Family-based association tests such as the transmission-disequilibrium test (TDT), which compare alleles transmitted and non-transmitted from parents to affected offspring, are widely used to detect the role of genetic risk factors in diseases. These methods have the advantage of being robust to population stratification and are thus believed to be valid whatever the population context. In different studies of the statistical properties of the TDT, parents of affected offspring are typically assumed to be neither inbred nor related. In many human populations, however, this assumption is false and parental alleles are then no longer independent. It is thus of interest to determine whether the TDT is a valid test of linkage and association in the presence of inbreeding. We present a method to derive the expected value of the TDT statistic under different disease models and for any relationship between the parents of affected offspring. Using this method, we show that in the presence of inbreeding, the TDT is still a valid test for linkage but not for association. The power of the test to detect linkage may, however, be increased in the presence of inbreeding under different modes of inheritance.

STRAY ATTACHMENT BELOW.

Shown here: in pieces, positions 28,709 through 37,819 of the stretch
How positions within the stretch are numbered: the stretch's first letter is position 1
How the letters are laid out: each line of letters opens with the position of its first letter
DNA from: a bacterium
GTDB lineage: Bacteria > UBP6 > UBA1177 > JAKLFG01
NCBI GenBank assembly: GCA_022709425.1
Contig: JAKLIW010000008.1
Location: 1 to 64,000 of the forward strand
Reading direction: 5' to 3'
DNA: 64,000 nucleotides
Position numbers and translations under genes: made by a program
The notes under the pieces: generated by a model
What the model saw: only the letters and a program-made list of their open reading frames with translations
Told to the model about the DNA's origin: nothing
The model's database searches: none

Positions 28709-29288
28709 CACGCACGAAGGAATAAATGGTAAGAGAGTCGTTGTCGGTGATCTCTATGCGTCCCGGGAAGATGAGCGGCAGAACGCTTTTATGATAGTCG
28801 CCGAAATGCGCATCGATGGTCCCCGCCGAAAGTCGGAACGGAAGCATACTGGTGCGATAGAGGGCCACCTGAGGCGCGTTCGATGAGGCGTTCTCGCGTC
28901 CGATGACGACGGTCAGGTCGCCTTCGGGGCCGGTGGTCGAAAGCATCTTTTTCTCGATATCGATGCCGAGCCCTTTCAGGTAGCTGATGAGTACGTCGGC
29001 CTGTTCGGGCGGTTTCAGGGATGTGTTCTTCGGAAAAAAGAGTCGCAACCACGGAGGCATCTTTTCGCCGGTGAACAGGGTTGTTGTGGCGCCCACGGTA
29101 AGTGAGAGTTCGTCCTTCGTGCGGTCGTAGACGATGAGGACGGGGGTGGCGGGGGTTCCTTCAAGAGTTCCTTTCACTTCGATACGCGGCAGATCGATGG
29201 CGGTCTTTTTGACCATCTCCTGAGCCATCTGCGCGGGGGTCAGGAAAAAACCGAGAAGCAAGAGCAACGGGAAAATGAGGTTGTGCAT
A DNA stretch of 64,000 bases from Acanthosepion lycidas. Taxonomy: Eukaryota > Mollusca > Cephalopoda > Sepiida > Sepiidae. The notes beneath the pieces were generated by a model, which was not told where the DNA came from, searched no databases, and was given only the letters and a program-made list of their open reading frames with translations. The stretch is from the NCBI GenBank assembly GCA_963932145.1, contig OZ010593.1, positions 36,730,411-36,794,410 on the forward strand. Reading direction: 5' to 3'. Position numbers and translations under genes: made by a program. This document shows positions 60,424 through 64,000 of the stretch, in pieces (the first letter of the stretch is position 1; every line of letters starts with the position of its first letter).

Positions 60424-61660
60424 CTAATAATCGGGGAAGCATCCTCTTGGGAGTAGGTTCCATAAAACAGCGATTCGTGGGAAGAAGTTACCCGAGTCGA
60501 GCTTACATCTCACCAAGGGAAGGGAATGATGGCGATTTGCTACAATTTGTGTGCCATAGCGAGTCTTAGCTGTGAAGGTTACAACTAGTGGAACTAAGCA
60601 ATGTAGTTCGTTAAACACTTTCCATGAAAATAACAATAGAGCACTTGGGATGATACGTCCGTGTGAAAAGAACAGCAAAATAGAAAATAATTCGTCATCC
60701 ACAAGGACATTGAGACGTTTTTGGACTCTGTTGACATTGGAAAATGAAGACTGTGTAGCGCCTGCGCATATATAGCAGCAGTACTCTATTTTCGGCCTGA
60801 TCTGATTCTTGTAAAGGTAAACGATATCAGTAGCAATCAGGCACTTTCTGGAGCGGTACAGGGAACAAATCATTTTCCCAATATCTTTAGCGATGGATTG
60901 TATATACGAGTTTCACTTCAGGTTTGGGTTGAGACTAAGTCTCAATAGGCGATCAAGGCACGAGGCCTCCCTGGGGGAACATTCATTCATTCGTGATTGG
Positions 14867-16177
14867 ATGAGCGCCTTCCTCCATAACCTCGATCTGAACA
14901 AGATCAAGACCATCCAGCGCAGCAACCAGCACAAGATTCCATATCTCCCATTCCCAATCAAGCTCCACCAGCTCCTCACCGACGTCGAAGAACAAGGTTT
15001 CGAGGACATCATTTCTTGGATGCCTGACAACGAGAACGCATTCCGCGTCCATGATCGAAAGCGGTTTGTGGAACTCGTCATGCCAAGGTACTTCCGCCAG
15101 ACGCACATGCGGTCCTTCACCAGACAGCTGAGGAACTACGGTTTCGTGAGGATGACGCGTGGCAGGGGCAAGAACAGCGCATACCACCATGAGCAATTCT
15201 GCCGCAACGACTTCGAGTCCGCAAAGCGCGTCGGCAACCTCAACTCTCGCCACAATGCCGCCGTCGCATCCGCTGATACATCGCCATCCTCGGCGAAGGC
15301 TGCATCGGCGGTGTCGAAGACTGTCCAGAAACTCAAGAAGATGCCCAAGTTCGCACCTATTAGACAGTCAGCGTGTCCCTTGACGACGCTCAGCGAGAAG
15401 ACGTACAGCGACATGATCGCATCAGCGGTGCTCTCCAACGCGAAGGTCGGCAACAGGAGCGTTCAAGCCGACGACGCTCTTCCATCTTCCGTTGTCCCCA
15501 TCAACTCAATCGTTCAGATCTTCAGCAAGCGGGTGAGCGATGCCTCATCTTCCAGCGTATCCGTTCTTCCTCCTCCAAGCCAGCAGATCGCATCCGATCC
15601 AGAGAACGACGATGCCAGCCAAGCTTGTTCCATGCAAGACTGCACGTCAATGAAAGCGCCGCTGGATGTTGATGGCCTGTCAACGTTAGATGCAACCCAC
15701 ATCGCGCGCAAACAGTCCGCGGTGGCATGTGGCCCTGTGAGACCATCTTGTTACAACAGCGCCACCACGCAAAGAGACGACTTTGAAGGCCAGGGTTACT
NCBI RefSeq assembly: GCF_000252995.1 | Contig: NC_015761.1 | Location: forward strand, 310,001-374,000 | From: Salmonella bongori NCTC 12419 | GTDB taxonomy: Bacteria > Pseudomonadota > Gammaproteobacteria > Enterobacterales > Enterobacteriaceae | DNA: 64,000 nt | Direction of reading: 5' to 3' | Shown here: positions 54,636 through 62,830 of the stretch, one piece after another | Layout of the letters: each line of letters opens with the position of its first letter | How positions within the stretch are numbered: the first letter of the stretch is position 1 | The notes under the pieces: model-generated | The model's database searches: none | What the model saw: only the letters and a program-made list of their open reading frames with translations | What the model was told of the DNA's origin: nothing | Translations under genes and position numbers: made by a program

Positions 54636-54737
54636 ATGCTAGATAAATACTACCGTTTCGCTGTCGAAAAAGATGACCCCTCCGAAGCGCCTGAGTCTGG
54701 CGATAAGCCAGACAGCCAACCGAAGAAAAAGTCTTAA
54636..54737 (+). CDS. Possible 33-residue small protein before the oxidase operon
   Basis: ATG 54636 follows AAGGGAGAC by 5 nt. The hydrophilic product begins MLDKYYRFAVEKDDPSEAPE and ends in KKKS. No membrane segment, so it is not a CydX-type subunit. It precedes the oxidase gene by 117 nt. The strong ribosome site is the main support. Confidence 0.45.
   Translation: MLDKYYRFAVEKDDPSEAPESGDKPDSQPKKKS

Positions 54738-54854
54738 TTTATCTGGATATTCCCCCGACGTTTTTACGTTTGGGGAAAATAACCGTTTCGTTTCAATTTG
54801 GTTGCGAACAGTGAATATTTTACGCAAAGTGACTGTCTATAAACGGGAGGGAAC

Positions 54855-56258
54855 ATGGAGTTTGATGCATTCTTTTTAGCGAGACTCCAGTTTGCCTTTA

- Transmission-disequilibrium test